- High construction costs due to complex radiation containment systems and procedures.
- Long construction time.
- The majority of known uranium around the world lies under land controlled by tribes or indigenous peoples who don’t support it being mined from the earth.
- Uranium sources are just as finite as other fuel sources, such as coal, natural gas, etc., and are expensive to mine, refine, and transport, and produce considerable environmental waste (including greenhouse gasses) during all of these processes.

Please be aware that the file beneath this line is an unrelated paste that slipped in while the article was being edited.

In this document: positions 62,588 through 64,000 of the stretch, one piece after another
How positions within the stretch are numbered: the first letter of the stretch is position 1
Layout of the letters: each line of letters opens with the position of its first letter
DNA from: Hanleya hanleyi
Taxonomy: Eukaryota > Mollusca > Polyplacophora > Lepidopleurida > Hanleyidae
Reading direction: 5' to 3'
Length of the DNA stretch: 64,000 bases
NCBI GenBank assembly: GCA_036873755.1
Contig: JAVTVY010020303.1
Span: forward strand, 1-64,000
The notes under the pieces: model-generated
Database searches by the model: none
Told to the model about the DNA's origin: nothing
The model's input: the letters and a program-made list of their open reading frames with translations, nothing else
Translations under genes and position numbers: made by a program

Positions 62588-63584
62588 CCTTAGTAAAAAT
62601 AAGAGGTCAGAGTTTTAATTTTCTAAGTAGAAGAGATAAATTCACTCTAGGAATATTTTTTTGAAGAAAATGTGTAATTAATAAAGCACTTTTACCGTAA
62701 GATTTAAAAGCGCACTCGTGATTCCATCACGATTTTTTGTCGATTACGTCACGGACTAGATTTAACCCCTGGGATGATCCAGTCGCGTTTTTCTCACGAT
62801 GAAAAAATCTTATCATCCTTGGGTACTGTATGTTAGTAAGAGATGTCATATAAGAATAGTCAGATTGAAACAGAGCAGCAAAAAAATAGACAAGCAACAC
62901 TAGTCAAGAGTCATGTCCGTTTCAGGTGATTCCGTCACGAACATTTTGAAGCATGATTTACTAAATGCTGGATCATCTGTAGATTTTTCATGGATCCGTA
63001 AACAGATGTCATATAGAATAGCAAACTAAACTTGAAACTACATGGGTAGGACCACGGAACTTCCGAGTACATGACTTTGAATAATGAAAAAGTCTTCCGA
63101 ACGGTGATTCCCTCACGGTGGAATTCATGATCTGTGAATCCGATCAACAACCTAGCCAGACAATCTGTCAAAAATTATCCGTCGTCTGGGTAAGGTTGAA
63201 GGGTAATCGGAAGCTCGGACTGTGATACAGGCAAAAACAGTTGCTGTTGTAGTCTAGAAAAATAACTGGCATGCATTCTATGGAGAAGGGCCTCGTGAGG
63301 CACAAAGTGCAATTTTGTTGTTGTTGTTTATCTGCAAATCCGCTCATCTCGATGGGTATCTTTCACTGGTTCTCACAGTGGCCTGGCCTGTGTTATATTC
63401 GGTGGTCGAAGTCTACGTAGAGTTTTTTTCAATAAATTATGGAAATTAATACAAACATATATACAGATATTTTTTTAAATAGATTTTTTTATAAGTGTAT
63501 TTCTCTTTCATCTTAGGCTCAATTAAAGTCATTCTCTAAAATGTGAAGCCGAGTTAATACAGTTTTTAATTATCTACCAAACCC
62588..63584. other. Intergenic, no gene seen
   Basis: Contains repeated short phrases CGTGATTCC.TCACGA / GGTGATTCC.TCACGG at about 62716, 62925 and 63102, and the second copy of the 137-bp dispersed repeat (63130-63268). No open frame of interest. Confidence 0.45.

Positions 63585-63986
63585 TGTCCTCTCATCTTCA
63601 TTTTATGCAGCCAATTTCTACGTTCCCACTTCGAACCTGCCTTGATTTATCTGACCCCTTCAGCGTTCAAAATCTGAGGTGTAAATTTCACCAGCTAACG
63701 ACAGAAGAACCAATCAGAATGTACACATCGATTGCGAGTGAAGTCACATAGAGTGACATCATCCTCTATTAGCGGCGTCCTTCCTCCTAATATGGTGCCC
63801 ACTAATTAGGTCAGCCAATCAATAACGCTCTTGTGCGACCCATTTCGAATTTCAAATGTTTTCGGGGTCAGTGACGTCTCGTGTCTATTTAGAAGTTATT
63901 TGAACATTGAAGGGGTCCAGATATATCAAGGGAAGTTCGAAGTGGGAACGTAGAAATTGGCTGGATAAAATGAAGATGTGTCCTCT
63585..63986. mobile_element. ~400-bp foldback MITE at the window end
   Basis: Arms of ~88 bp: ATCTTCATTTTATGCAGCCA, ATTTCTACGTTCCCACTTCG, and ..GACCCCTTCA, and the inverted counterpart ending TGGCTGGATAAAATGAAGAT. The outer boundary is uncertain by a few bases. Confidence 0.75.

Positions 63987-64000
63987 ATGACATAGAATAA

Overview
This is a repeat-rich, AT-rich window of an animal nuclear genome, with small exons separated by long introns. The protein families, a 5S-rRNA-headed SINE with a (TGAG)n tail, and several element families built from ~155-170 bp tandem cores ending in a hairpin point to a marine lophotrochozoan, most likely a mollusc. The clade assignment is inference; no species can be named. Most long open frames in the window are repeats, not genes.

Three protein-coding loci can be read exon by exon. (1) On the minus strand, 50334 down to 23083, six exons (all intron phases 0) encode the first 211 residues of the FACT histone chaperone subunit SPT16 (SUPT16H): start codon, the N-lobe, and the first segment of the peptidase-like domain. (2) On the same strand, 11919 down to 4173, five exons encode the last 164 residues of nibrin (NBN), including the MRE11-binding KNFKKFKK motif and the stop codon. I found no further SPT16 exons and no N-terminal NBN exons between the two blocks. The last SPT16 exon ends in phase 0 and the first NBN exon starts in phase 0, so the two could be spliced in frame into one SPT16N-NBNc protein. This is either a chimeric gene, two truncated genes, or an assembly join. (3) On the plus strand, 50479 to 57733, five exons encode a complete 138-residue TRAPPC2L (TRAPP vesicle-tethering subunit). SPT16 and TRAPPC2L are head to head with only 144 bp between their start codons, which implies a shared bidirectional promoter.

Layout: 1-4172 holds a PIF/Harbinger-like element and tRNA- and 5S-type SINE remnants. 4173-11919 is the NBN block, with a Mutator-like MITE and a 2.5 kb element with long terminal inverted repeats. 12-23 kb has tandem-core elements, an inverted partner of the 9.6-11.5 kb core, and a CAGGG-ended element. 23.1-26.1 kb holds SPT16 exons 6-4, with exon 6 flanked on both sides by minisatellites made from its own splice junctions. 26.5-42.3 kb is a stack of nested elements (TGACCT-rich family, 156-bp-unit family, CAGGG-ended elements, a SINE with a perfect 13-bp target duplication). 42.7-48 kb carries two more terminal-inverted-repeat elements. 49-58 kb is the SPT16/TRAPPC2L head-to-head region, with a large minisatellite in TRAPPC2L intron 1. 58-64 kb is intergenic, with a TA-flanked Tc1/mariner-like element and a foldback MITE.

- Nuclear is a centralized power source requiring large infrastructure, investment, and coordination where decentralized sources (including solar and wind) can be more efficient, less costly, and more resilient.
- Lower carbon dioxide (and other greenhouse gases) released into the atmosphere in power generation.
- Low operating costs (relatively).
- Known, developed technology “ready” for market.
- Large power-generating capacity able to meet industrial and city needs (as opposed to low-power technologies like solar that might meet only local, residential, or office needs but cannot generate power for heavy manufacturing).
- Existing and future nuclear waste can be reduced through waste recycling and reprocessing, similar to Japan and the EU (at added cost).